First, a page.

Hospitals Have No Idea How To Prevent Partner Violence

Screening women and providing them with resources doesn't prevent partner violence

Aug 04, 2015 at 3:16 PM ET

Nearly 1 in 10 women in the United States have been raped by an intimate partner, and 25 percent have endured severe physical violence at the hands of their significant others—and hospitals have no clue how to stop it.

Two studies published on Tuesday suggest that screening women for signs of abuse does not work, and that the various strategies employed by physicians (including motivational discussions and providing resource sheets) do not prevent partner violence.

Back in 2012, researchers recruited 2,700 women and broke them into three groups. They screened the first group for signs of partner violence by asking: “Have you been hit, kicked, punched, or otherwise hurt by someone within the past year?”, “Do you feel safe in your current relationship?” and “Is there a partner from a previous relationship who is making you feel unsafe now?”. The second group received only lists of phone numbers to call if they felt unsafe. The third group received no intervention at all.

None of it made a difference. After three years, each group had pretty much the same number of hospitalizations and emergency room visits. The researchers concluded: “our data do not support providing a partner violence resource list with or without computerized screening.” Translation: lists and screenings don’t work.

In a separate study, researchers recruited 600 recent victims of partner violence who had also exceeded safe drinking limits (prior studies have shown a strong connection between intimate partner violence and heavy drinking). Half of the women sat through a 20-minute motivational intervention with a professional therapist. The other half received no intervention.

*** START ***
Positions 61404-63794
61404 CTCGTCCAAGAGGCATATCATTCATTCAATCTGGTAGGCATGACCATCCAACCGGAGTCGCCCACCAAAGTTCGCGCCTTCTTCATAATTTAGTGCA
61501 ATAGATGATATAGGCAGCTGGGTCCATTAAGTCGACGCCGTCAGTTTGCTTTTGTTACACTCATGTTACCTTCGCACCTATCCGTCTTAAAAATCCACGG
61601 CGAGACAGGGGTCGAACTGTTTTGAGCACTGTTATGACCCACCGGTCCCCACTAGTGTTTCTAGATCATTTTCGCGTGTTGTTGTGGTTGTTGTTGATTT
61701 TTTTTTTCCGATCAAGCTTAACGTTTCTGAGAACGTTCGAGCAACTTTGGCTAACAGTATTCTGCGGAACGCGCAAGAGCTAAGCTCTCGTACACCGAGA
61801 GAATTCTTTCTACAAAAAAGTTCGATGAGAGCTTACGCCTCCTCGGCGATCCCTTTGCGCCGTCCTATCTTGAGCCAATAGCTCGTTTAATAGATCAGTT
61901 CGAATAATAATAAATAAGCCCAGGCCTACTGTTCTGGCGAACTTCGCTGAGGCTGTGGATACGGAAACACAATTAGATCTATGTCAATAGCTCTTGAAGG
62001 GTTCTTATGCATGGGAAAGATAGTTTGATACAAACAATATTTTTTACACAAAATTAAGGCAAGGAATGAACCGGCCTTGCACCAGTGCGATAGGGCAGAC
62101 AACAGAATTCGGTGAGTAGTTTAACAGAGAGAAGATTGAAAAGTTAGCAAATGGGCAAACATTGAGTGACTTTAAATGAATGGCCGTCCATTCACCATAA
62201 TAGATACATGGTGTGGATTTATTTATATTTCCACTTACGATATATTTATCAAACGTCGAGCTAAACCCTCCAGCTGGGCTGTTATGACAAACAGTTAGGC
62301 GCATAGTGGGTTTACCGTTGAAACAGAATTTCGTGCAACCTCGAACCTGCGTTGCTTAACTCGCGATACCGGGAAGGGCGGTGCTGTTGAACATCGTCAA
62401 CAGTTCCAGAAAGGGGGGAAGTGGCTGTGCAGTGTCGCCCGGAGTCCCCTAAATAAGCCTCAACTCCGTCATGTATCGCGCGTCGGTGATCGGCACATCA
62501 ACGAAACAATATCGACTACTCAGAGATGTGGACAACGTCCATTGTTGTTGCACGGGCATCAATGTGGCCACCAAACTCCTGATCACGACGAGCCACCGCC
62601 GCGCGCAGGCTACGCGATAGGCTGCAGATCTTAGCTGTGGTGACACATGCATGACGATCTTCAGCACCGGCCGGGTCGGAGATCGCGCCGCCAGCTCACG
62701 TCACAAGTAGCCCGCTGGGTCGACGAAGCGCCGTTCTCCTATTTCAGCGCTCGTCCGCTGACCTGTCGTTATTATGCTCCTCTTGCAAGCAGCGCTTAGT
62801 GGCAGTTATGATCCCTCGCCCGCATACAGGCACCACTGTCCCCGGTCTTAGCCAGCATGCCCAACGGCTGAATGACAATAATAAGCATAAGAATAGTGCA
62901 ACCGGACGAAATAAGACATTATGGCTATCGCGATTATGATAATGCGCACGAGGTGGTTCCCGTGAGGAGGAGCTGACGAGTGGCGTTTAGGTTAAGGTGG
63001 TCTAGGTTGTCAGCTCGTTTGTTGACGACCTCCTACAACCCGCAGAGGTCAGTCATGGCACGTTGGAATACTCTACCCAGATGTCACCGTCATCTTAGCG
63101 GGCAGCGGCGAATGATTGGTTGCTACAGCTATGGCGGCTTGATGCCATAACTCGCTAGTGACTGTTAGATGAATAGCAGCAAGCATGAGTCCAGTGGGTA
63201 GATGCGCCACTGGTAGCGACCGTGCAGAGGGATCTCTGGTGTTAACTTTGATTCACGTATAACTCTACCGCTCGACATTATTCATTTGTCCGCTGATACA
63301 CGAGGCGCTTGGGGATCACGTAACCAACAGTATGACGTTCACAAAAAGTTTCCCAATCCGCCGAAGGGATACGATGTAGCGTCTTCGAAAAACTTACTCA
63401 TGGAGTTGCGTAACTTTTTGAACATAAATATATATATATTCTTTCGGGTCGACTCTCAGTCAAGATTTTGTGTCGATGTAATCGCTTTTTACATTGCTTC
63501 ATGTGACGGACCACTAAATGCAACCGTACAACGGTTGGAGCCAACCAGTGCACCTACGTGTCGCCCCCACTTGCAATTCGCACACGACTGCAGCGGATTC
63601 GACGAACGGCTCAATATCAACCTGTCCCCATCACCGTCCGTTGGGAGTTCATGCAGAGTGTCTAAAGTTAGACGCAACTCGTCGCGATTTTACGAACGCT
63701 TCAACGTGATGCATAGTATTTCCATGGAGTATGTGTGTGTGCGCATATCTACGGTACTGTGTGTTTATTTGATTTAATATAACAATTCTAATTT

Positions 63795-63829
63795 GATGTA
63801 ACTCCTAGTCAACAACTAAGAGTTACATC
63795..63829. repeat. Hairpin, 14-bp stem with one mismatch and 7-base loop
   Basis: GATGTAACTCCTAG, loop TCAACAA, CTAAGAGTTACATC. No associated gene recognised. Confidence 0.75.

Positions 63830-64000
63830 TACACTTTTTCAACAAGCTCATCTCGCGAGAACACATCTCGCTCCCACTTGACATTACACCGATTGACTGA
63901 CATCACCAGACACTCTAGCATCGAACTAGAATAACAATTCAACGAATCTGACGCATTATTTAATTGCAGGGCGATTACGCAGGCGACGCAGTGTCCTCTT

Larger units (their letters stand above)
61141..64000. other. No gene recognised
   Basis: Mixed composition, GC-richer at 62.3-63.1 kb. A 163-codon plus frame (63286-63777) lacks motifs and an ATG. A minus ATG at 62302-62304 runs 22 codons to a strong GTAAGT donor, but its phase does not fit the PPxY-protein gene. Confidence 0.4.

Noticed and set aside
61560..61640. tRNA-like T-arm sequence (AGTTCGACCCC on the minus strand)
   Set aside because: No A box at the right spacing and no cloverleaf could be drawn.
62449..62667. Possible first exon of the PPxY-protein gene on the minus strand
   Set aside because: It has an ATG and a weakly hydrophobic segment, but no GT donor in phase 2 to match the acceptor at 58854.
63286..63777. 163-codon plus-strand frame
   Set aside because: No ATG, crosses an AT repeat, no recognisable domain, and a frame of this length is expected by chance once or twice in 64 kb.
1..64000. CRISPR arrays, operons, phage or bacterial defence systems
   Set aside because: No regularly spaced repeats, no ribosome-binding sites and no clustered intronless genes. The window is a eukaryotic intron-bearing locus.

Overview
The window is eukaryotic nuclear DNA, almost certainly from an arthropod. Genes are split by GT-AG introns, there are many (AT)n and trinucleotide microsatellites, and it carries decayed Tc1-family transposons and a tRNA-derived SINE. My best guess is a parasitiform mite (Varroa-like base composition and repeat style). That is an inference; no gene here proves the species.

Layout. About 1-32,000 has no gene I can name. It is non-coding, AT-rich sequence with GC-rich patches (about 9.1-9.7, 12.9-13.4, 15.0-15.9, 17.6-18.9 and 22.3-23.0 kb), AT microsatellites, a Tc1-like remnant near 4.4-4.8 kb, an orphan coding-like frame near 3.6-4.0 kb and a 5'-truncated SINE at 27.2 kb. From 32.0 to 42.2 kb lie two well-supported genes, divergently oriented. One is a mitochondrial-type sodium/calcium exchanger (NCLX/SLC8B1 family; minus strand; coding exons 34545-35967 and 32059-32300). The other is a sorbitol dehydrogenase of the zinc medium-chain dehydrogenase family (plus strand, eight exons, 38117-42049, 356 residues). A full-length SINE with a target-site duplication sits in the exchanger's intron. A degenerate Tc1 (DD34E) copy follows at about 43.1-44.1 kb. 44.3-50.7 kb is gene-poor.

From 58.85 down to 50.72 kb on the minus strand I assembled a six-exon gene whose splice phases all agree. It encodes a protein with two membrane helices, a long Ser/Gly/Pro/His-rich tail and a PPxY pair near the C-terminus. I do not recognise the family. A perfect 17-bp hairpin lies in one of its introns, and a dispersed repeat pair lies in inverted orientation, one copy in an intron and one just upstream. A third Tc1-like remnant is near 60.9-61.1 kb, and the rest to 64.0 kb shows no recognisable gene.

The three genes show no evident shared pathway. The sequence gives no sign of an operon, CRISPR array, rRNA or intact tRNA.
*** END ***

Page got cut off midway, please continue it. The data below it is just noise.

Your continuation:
Again—none of it mattered. Twelve weeks later, both groups ended up with roughly equal incidence of both heavy drinking and physical abuse. The researchers concluded: “these findings do not support a brief motivational intervention in this setting.” Translation: therapists don’t work, either.

The fact that hospitals and healthcare providers do not have any reliable way to prevent partner violence is a serious problem. The World Health Organization notes that, “only 34 studies have attempted to evaluate interventions related to partner abuse.” Most of those studies examined legal or criminal interventions, such as establishing all-women police stations, formally criminalizing partner abuse and issuing more restraining orders. But the data suggests that abused women are more likely to go to the hospital than the police station, where effective, interventions do not exist.